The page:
When the rules of the game are broken: Research studies sports injuries related to illegal activity

Feb 29, 2008

A study published in the February issue of Injury Prevention estimates that more than 98,000 sports injuries in U.S. high schools in 2005-2007 were directly related to an action that was ruled illegal activity by a referee, official or disciplinary committee.

Researchers in the Center for Injury Research and Policy (CIRP) at Nationwide Children’s Hospital analyzed data from the 2005-2006 and 2006-2007 National High School Sport-Related Injury Surveillance Study. Nine high school sports were included: boys’ football, soccer, basketball, wrestling and baseball and girls’ soccer, volleyball, basketball and softball.

Boys’ and girls’ soccer had the highest rates of injuries related to illegal activity and girls’ volleyball, girls’ softball and boys’ baseball had the lowest. Overall, 6.4 percent of all high school sports-related injuries were related to illegal activity, with the highest proportion in girls’ basketball (14 percent), girls’ soccer (nearly 12 percent) and boys’ soccer (11 percent).

Thirty-two percent of injuries related to illegal activity were to the head and/or face and 25 percent were concussions.

“Our research indicates illegal activity is an overlooked risk factor for sports-related injury,” said Study Co-Author Christy Collins of CIRP. “Reducing illegal activity through enhanced enforcement of rules and targeted education about the dangers of illegal activity may reduce sports-related injuries.”

Of the nine sports studied, more than 10 percent of injuries in four sports were related to illegal activity. By definition, activities ruled illegal are not supposed to occur. Thus, injuries attributed to illegal activities should be largely preventable.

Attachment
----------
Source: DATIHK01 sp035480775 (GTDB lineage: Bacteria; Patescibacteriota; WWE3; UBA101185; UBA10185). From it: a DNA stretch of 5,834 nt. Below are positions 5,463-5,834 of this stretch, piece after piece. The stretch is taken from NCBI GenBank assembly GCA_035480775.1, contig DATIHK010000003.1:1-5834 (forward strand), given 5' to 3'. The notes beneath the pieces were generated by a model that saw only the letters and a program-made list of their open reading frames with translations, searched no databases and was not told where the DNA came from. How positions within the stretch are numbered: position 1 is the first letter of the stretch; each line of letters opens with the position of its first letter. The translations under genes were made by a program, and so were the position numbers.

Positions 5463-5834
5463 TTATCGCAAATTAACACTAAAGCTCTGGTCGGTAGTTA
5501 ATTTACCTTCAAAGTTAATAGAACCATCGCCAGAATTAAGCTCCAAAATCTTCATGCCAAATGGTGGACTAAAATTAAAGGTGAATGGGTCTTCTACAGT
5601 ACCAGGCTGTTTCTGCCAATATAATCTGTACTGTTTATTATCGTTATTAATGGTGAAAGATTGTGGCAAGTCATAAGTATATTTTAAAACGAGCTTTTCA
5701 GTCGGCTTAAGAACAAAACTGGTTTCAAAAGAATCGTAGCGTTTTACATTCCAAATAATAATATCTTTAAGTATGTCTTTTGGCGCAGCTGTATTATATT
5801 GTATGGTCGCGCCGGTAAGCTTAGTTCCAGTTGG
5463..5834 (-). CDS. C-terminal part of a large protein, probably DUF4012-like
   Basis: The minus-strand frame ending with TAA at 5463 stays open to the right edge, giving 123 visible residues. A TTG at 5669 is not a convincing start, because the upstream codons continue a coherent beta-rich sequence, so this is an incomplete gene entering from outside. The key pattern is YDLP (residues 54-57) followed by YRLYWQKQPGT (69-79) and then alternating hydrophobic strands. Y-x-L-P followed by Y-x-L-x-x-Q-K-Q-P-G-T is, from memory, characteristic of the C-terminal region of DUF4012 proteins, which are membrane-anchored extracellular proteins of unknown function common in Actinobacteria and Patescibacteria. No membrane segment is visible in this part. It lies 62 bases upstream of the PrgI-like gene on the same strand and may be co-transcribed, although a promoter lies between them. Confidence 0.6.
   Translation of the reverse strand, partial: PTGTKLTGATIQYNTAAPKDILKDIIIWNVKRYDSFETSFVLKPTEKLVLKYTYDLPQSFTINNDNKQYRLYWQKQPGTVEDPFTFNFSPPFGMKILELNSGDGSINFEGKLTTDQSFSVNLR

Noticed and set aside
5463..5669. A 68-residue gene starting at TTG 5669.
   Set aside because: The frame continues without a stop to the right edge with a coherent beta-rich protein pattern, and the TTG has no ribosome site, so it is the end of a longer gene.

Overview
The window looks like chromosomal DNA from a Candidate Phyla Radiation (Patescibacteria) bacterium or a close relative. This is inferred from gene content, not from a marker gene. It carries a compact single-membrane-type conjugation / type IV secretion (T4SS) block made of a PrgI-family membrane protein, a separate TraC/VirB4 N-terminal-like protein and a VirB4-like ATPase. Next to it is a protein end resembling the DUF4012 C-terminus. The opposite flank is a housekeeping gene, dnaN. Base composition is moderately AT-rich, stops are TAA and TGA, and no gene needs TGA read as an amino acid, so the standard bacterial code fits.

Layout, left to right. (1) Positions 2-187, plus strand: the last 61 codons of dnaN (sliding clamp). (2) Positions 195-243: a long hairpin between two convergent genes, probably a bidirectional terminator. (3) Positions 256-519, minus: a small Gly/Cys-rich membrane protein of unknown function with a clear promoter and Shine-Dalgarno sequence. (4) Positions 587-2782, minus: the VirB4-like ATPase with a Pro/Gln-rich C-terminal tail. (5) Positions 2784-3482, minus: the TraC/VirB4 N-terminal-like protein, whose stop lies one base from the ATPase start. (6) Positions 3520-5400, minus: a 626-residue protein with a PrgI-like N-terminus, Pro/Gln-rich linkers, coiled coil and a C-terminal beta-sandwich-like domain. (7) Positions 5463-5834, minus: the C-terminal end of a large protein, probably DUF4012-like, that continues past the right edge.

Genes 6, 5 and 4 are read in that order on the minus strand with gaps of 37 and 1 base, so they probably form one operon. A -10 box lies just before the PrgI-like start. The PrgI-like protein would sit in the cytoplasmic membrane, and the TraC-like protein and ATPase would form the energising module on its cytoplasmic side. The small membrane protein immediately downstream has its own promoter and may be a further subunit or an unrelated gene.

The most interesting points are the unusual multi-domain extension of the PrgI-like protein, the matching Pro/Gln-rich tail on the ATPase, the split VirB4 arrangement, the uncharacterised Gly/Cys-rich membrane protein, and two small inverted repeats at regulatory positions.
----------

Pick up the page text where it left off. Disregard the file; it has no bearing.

“Each sport has a unique set of rules developed to promote fair competition and protect participants from injury,” added Study Co-Author Dawn Comstock, Ph.D., of CIRP and a faculty member of The Ohio State University College of Medicine. “Thus, enforcing rules and punishing illegal activity is a risk control measure that may reduce injury rates by modifying players’ behavior.”

Source: Nationwide Children's Hospital

Explore further: Strategies can help docs lower their tax burden

add to favorites email to friend print save as pdf

Related Stories

Poachers turn gamekeeper to guard Rwandan gorillas

36 minutes ago

For four decades Leonidas Barora was a renowned hunter, tracking animals in the lush forests of Rwanda. Now he only fires arrows to impress tourists, and to help protect the wildlife.

Congress: Safety agency mishandled GM recall

56 minutes ago

Both houses of Congress scolded the U.S. highway safety agency Tuesday over its tardy handling of a deadly problem with General Motors cars, questioning whether it is competent to guarantee the safety of ...

Recommended for you

The human race evolved to be fair for selfish reasons

Sep 19, 2014

"Make sure you play fairly," often say parents to their kids. In fact, children do not need encouragement to be fair, it is a unique feature of human social life, which emerges in childhood. When given the o ...

Non-stop PET/CT scan provides accurate images

Sep 18, 2014

Siemens is improving PET/CT imaging and data quality while reducing radiation exposure. The Biograph mCT Flow PET/CT scanner is a new positron emission tomography/computed tomography (PET/CT) system that, ...

Experts: Chopin's heart shows signs of TB

Sep 17, 2014

The preserved heart of composer Frederic Chopin contains signs of tuberculosis and possibly some other lung disease, medical experts said Wednesday.

User comments : 0